UNEPGEO-2000 Next: Biodiversity -->
Previous: Social and economic background 
Contents 
Chapter Two: The State of the Environment - The Antarctic

Land

In the context of the Antarctic, land is used here to include all relatively stable ice surfaces attached to, or overlaying, the continent - ice shelves and the polar plateau.

The total ice-free area in a region dominated by a largely ice-covered continent and the surrounding Southern Ocean is some 2 per cent of the surface of the continent (about 280 000 km2), and most of the approximately 26 000 km2 area of the sub-Antarctic and cool temperate islands (Dingwall 1995). The Antarctic ice-free areas are largely found on the continental coastline (particularly in the Peninsula) and islands south of 60° South. These ice-free areas are the site of most biological activity (including stands of vegetation, and bird and seal colonies) and various sensitive periglacial and geological features. They are also the major scene of human activity and infrastructure, and accordingly much of the historic and current environmental impact is found at these sites - including oil spills (Cripps and Priddle 1991, Aislabie 1997), terrain modification (Campbell and others 1998), habitat loss (Thomas 1986), and the introduction of exotic (Gremmen 1997) and/or disease organisms (Gardner and others 1997). Human disturbance of biota, including Adelie penguins (Woehler and others 1994), also occurs although in some situations direct human influence may be negligible compared with other environmental changes (Fraser and Patterson 1997).

A number of stations have also been sited on the polar plateau, including at the pole itself. The plateau has been well traversed, and continues to be the scene of scientific and tourist activities. Although indications are that impacts may only be slight - and in most cases undetectable - this environment remains susceptible.

With ice shelves, the issue is not local impact but the consequences of climate change at regional and global levels, whether natural or human-induced. Recent ice shelf disintegration around the northern and western parts of the Antarctic Peninsula has been associated with regional atmospheric warming (Ward 1995, Vaughan and Doake 1996, Rott and others 1996, Lucchitta and Rosanova 1998, Rott and others 1998, and Skvarca and others 1998) which has been occurring for approximately the past 50 years. Retreat of other ice shelves, such as the Cook Ice Shelf (Frezzotti and others 1998) and the West Ice Shelf is probably also related to atmospheric warming (see map). The most vulnerable part of the Antarctic ice sheet is thought to be the West Antarctic Ice Sheet. Although climate-induced surface warming will take millennia to reach the base of the sheet, the presence of a lubricating water layer on a bed of deformable sediment suggests it may be unstable quite independently of climate forcing (MacAyeal 1992).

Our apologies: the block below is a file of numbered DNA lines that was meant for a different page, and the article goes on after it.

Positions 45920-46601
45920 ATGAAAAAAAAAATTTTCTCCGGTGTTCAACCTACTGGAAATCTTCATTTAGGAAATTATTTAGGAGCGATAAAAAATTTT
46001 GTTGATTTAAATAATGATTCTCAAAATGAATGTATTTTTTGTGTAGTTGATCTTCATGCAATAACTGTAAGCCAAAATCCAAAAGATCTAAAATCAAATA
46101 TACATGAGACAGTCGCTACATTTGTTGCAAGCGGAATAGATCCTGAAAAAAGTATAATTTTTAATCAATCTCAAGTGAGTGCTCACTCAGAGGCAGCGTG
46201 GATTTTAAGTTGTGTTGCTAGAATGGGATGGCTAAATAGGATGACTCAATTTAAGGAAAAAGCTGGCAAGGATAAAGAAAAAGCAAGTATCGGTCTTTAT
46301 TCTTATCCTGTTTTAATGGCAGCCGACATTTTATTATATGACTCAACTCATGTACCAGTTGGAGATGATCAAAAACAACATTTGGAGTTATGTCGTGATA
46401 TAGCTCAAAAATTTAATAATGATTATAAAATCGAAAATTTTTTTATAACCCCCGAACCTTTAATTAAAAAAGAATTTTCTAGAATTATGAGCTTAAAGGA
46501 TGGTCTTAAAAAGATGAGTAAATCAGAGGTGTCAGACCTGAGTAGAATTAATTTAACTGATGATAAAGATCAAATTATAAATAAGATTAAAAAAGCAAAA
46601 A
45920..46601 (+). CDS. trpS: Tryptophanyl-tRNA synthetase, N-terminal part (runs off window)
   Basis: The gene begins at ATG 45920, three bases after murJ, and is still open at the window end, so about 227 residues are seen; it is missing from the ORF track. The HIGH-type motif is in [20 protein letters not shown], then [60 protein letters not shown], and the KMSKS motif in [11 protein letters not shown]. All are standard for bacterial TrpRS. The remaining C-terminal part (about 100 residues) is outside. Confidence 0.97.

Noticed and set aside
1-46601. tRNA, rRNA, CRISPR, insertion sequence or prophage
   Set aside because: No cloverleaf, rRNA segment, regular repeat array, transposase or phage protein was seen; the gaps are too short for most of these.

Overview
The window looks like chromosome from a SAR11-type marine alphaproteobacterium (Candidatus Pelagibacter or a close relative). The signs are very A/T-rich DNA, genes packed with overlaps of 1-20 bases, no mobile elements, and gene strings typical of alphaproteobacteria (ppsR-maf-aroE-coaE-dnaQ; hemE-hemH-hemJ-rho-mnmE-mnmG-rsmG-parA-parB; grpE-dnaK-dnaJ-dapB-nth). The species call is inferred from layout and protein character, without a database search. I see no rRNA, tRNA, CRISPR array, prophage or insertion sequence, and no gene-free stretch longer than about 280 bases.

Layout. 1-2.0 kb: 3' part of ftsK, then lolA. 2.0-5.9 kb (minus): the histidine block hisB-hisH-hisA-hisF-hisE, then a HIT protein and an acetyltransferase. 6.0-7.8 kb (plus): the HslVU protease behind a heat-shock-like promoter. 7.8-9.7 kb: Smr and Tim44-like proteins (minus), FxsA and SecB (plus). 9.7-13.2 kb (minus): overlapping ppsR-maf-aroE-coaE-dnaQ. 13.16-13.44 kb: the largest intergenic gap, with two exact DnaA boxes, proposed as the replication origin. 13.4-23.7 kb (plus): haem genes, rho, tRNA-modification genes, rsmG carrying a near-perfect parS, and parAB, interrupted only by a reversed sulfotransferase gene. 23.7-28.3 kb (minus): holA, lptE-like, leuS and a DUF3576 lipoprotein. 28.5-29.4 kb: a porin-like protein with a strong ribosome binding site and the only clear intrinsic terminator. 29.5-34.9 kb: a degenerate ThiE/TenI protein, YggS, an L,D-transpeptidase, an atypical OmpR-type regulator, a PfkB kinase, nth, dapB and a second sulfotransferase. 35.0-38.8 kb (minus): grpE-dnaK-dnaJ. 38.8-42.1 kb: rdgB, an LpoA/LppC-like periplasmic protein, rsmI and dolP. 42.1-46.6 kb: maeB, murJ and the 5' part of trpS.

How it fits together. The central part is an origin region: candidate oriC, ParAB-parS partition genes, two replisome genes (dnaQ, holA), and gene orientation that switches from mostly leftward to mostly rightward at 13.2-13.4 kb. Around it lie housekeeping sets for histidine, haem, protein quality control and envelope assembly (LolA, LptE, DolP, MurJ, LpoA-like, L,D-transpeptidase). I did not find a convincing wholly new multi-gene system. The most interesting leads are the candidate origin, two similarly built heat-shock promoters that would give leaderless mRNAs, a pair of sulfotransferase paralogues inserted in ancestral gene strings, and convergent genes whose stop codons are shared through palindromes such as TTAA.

Winter and summer sea ice


(Click image to enlarge)

Source: GRID Christchurch, New Zealand

 
Map left shows extent of winter and summer ice, and location of vulnerable ice shelves

Over the next decade it seems certain that ice shelf retreat will continue in the Antarctic Peninsula, with parts of the Larsen, Wilkins and the northern ice front of the George VI ice shelf all being vulnerable. Although the processes of fracturing and rifting of the ice are not yet fully understood, the time scales over which they operate (a few years to a decade) probably means that weakening has already taken place and only the final impetus of a warm summer with increased surface melt water is necessary to cause further retreat. The processes of (re)formation of ice shelves are probably very different from those influencing their disintegration, and may require time scales of centuries. The only plausible scenario for ice shelf collapse which could result in appreciable global sea level rise would involve a non-climate induced collapse of the West Antarctic Ice Sheet from its own internal dynamics, which would probably cause a rapid rise in sea level of the order of a few millimetres a year over the next 50-100 years (Bentley 1997, Oppenheimer 1998). The likelihood of this occurring is extremely small.


UNEPGEO-2000 Next: Biodiversity -->
Previous: Social and economic background 
Contents